GDPR deadline: One third of public sector decision makers not confident they’ll be ready

Written by Sooraj Shah on 12 June 2017 in News
News

Cloud Industry Forum finds widespread confusion and degree of apathy among UK organisations in regards to GDPR

Although the UK is leaving the European Union, the government has confirmed that this will not affect the commencement of the bloc's General Data Protection Regulations. Credit: Melinda Nagy

One third (34%) of public sector decision makers are not confident that will be prepared for the incoming EU General Data Protection Regulations (GDPR) by the time they are enforced in May 2018, a new survey has found.

Although the UK is leaving the EU, the government has confirmed that this will not affect the commencement of the GDPR. The Information Commissioner’s Office (ICO) has suggested that all UK organisations should still comply with GDPR “ahead of May 2018 and beyond”. Those organisations that fall foul of the regulation risk being dealt with fines of up to €20m or four per cent of their turnover.

Despite this, the survey by the Cloud Industry Forum (CIF) suggested that there remained widespread confusion and a degree of apathy among UK-based organisations about GDPR.


RELATED CONTENT

 


CIF surveyed 50 public sector IT and business decision makers as part of a wider survey of 250 decision makers across the private and public sector.

Only 16 per cent of private sector organisations said they were completely confident that they fully understood what the GDPR meant for their organisation – but worryingly, respondents from the public sector were some of the least confident in their understanding of GDPR; just one in ten said that they were completely confident that they understood what it meant for their organisation.

And GDPR preparedness fared worse still; only six per cent of public sector respondents were completely confident that they were prepared for the GDPR, a further 44 per cent said they were ‘fairly confident’, 26 per cent said they were ‘not very confident’, 10 per cent said they were ‘not at all confident’ and 14 per cent said they didn’t know.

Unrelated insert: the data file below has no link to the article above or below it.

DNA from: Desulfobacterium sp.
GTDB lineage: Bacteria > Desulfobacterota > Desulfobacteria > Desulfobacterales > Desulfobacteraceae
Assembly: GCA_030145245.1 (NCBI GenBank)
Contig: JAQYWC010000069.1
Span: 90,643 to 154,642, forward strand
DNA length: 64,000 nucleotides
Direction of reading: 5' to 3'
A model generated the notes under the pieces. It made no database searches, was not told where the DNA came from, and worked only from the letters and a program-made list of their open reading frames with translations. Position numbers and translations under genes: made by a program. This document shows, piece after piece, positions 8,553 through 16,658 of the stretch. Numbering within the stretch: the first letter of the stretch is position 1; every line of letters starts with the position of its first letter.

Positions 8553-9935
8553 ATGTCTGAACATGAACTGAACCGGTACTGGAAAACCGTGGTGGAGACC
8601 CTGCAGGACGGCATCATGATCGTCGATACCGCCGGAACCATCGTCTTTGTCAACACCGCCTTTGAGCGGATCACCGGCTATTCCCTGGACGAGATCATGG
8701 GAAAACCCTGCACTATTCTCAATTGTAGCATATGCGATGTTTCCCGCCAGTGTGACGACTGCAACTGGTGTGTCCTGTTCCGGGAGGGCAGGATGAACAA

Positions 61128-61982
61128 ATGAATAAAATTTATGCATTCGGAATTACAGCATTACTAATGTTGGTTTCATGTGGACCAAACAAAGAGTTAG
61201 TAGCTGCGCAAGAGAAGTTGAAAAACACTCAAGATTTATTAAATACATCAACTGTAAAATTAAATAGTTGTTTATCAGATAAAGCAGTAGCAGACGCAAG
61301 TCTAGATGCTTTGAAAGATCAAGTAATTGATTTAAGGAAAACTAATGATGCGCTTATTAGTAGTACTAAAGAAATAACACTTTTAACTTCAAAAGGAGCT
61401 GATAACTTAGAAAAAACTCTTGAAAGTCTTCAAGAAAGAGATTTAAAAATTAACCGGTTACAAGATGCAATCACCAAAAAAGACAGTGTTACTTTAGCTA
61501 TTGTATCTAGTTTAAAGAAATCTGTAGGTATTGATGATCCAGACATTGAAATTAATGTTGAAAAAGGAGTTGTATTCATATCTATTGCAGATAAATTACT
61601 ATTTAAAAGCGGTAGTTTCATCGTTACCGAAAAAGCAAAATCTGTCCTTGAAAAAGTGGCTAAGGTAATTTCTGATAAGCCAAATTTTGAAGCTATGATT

“These figures are deeply troubling and indicate that many organisations, particularly those at the smaller end of the market and in the public sector, have a considerable amount of work to do before it is introduced into law,” the report reads.

Share this page

Tags

Categories

CONTRIBUTIONS FROM READERS

Please login to post a comment or register for a free account.

Related Articles

Government seeks tech firm to trace every packet of cigarettes sold in the UK
29 May 2018

HMRC seeks to appoint ‘ID issuer’ to comply with EU legislation and tackle £2bn annual tax gap caused by illicit tobacco trade 

High court gives government six months to amend data-retention law
27 April 2018

Both the government and human rights group Liberty claim victory after judges agree that the so-called snoopers' charter is incompatible with EU legislation 

The public sector must be transparent on data use to gain citizens’ trust
30 May 2018

While GDPR is right to provide individuals with greater control over how their information is used, the benefits of sharing data should not be overlooked, believes Rose Lasko-Skinner of Reform

Related Sponsored Articles